• Most importantly, engage with the patient early in the process and, upon contact, use effective communication to set expectations and achieve your goal of collecting self-pay balances.

Key Communication Strategies

The first step in building a relationship with the self-pay patient is to develop a successful communication strategy so you can educate the patient without sounding cold, demanding or confrontational. Clear, concise communication with the patient can greatly increase the chances of them paying off their balance – below are five communication strategies you should use with your patients:

  • Greet them in a pleasant manner and be sympathetic to their situation. Remember, it is harder for a patient to be standoffish or mean if you show compassion and understanding. You want to make a good first impression and establish why you are contacting them.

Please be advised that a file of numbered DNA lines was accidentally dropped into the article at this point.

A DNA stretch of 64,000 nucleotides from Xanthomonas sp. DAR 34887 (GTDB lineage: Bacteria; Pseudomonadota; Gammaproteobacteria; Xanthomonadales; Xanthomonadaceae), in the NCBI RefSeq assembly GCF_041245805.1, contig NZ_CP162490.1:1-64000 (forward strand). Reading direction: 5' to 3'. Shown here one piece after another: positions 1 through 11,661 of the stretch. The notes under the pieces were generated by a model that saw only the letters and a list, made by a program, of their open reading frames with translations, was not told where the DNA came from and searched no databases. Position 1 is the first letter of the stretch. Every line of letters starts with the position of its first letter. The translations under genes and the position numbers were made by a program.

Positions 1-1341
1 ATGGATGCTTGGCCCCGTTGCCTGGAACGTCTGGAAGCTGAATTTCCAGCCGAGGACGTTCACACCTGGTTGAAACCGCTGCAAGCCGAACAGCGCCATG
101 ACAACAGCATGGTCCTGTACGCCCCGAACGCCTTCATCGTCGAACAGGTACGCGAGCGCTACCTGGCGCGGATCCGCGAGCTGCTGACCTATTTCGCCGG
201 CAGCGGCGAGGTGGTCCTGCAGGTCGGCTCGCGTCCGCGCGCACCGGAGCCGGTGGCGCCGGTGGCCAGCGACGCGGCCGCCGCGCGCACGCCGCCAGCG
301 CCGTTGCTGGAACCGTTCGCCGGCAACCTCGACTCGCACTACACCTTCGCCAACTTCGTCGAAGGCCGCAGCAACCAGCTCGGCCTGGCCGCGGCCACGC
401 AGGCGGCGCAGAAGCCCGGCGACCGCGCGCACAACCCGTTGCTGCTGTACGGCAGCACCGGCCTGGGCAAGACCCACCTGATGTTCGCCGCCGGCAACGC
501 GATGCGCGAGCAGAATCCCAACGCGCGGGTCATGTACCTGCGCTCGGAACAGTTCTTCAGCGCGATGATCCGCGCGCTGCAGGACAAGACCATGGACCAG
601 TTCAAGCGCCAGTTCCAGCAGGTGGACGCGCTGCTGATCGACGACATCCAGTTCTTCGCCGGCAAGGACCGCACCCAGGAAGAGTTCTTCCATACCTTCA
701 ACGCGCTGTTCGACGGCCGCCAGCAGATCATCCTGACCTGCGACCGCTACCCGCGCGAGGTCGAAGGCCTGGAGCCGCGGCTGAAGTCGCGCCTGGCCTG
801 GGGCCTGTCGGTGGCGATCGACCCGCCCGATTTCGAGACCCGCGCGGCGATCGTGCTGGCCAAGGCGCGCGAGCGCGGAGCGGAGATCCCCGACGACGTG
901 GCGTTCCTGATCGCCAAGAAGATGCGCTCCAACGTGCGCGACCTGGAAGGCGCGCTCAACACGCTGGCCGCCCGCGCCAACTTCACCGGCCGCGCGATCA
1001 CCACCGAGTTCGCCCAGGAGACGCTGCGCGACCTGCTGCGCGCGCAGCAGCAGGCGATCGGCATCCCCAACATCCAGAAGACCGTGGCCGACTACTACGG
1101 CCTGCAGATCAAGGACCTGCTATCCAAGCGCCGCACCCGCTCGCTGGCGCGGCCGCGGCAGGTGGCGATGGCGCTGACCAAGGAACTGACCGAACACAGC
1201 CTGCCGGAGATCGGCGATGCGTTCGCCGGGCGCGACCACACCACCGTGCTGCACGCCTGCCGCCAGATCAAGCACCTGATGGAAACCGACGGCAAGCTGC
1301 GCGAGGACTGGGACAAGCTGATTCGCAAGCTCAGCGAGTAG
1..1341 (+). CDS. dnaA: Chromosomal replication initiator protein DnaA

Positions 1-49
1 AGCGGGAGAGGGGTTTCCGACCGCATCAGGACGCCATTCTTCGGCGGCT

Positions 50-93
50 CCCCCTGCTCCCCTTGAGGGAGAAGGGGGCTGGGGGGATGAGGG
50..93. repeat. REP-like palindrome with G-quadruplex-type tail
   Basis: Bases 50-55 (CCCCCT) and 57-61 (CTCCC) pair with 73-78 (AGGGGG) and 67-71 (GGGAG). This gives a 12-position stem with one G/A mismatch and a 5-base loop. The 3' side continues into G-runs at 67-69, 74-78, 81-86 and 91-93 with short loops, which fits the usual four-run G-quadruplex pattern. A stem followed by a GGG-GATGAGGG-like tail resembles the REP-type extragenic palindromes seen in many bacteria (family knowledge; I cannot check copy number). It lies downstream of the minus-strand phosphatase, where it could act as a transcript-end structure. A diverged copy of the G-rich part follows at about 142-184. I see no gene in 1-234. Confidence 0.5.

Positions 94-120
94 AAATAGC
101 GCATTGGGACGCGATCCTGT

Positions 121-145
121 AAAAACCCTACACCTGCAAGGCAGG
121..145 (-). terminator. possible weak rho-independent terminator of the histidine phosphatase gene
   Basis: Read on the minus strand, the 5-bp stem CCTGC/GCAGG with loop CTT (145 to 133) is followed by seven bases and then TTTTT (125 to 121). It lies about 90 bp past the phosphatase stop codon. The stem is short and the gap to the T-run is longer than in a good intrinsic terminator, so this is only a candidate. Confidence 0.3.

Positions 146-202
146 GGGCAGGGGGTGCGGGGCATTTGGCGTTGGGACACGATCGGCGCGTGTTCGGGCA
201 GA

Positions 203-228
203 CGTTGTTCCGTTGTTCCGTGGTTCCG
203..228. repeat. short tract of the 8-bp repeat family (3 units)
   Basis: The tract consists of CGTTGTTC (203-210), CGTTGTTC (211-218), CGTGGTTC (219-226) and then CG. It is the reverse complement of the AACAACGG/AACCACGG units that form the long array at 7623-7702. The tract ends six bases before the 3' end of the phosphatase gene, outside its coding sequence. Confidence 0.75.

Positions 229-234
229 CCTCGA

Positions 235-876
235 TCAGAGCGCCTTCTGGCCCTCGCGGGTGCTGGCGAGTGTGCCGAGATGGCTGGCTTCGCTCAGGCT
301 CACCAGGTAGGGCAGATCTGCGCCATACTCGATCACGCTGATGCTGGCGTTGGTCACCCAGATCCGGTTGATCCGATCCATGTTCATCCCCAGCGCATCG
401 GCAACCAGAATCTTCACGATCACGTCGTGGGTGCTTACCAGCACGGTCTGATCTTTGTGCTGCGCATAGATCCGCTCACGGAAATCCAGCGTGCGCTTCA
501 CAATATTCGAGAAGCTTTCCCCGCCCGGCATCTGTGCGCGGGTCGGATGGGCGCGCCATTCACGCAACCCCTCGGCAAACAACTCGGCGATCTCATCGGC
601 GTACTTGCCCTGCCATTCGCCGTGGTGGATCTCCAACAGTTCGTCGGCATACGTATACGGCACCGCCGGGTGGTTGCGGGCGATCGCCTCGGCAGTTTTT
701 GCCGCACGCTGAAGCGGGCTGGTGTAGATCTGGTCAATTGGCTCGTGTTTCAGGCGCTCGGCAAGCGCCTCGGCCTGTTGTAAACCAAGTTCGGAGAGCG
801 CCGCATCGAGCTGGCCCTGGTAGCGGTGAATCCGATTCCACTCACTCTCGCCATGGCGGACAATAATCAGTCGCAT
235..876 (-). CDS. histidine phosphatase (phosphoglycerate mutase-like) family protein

• Give the patient your undivided attention. Do not answer other calls or texts, stare at a computer, talk to coworkers, read anything or allow any other distractions to sidetrack you while talking to a patient (either in-person or on the phone). Patients appreciate someone who is completely focused on their needs.
  • Approach every interaction with a kind, positive attitude. Your personality must come across as that of a caring person who enjoys their job and genuinely wants to assist the patient in paying off their balance.
  • Actively listen to the patient. If you or anyone associated with your organization has made a mistake, take ownership at once and look to proactively resolve the situation. You must never be dismissive or omit key information, even if the information isn’t what the patient wants to hear.
  • Outline a plan that allows the patient to successfully pay off their balance without experiencing financial hardship. Follow-up regularly with the patient about their payment plan and its status via their preferred method of contact of phone, email or text.